978-0-9624875-4-5 / 9780962487545

Best Little Stories from the White House, including First Ladies in Review


Publisher:Cumberland House



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About the book:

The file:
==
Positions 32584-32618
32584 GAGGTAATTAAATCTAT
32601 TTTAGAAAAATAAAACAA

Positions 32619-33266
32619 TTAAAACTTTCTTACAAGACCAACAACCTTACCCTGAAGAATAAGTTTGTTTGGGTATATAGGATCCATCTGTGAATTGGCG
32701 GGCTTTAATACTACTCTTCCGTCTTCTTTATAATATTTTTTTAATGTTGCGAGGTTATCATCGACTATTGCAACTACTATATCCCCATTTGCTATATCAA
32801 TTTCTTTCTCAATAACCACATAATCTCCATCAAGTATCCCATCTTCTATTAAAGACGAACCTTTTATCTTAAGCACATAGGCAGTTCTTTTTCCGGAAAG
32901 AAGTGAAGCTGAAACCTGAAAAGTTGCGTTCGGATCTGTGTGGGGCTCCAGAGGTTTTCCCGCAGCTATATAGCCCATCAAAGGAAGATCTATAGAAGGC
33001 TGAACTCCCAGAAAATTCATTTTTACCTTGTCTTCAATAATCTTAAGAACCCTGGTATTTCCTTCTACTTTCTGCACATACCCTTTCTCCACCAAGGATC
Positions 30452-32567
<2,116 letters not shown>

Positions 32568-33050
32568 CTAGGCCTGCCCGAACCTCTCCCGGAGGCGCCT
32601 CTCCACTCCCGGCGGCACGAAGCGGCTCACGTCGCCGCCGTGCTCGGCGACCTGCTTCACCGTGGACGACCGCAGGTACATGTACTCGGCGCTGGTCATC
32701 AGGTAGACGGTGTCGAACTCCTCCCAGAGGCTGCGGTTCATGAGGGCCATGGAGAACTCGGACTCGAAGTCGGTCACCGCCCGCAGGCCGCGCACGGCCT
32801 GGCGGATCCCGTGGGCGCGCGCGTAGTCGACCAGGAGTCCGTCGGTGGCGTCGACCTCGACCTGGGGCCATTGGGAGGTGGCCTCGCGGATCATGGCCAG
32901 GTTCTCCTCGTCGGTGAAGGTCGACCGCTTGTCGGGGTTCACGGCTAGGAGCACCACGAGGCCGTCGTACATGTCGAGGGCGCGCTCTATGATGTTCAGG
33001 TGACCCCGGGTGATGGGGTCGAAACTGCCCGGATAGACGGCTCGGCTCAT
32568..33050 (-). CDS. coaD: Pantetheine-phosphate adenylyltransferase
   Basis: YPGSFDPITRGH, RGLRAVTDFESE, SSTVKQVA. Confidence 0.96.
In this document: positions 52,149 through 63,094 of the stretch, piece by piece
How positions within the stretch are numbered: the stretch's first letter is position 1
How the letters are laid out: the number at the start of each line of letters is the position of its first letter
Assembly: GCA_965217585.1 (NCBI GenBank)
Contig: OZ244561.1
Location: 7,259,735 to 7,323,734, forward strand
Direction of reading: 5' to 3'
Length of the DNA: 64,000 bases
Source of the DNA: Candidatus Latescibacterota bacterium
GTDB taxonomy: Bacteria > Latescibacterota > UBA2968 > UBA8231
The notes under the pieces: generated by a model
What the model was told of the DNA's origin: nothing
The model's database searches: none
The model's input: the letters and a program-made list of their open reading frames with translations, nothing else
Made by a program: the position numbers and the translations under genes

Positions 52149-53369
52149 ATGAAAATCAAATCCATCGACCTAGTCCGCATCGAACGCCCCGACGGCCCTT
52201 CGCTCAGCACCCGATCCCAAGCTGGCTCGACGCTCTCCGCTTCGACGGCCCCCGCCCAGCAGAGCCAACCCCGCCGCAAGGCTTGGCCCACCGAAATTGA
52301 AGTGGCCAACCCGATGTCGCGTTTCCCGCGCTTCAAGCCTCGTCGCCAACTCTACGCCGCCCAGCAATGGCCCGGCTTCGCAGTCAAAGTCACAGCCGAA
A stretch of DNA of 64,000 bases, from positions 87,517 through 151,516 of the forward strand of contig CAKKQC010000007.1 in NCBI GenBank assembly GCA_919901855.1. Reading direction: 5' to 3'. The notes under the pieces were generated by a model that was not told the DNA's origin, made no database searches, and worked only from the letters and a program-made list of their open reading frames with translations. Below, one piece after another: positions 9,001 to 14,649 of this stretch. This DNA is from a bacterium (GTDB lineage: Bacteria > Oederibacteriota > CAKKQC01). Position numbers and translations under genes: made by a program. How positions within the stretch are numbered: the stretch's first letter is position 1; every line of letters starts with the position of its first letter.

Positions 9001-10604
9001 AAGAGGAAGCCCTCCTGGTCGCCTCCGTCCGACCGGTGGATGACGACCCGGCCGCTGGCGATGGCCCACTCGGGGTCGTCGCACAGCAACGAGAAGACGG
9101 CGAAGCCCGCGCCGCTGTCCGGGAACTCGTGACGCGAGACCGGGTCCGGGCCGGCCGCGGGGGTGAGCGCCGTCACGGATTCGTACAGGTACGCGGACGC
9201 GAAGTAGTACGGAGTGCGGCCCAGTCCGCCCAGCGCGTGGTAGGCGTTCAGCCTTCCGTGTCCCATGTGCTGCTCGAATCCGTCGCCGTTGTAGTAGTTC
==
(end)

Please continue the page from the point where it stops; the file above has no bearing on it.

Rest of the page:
Historical snapshots recalling dramatic, poignant, sometimes startling moments in the lifetime of America's most famous home. Not only the Presidents, not only their First Ladies, but so many others, great and "small", who have worked there, visited there, married there, even died there. Who was the elderly ex-slaveowner who passed his last days as a resident of the White House...AFTER the Civil War? And no, it wasn't Zachary Taylor, who did have slaves IN the White House and who DID die there. But that was BEFORE the Civil War, and he certainly wasn't elderly. The right answer would have been, ironically enough, U.S. Grant's father-in-law!. The "caretaker" President's stunning suggestion late in the 19th century? Why, he said, tear the place down and start all over again---replace that old White House with an office building and a brand new residence. They came to appreciate former Vice President Chester Arthur's "caretaking" tenure anyway.On the morning of his inauguration, this President danced before his wife in their hotel room and chanted in sing-song voice: We're going to the White House today; we're going to the White House today!" Would you believe this was the usually dour, stern-visaged Woodrow Wilson? And that naked man in a guest room---naked most of the day, in fact--and yet quite ready to plot war strategy with his host, Franklin Delano Roosevelt? Who else but that British bulldog, Winston Churchill. These and many more are our stories---101 vignettes from the life and times of the most famous home in America. Plus biographical sketches of all the First Ladies who have lived in the 'President's House'. .The first occupant, by the way? In 1800 it would be, but it wasn't John Adams, first President to reside in Washington, D.C. And it of course wasn't the late George Washington, the only man to precede John Adams as President...back at the former capital city of Philadelphia. No, none of the above---it instead was John Marshall, future Chief Justice, who merely needed a place to sleep in the new city rising on the Potomac while he served as Secretary of State. So, he ignored the workmen still preparing the President's House for a real president and simply moved in for a spell before John Adams arrived in town.

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